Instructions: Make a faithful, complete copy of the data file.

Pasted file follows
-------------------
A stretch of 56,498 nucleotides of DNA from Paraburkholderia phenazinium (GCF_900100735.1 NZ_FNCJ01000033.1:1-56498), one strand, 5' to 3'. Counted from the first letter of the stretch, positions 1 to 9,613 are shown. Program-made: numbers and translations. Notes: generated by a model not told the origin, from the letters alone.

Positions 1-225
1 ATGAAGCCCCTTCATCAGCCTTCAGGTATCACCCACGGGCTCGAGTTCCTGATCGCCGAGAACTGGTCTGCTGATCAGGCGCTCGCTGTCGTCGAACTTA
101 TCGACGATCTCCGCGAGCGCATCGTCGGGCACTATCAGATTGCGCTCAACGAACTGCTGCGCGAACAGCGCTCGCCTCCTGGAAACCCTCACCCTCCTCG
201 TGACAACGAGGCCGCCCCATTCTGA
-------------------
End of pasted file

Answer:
A stretch of 56,498 nucleotides of DNA from Paraburkholderia phenazinium (GCF_900100735.1 NZ_FNCJ01000033.1:1-56498), one strand, 5' to 3'. Counted from the first letter of the stretch, positions 1 to 9,613 are shown. Program-made: numbers and translations. Notes: generated by a model not told the origin, from the letters alone.

Positions 1-225
1 ATGAAGCCCCTTCATCAGCCTTCAGGTATCACCCACGGGCTCGAGTTCCTGATCGCCGAGAACTGGTCTGCTGATCAGGCGCTCGCTGTCGTCGAACTTA
101 TCGACGATCTCCGCGAGCGCATCGTCGGGCACTATCAGATTGCGCTCAACGAACTGCTGCGCGAACAGCGCTCGCCTCCTGGAAACCCTCACCCTCCTCG
201 TGACAACGAGGCCGCCCCATTCTGA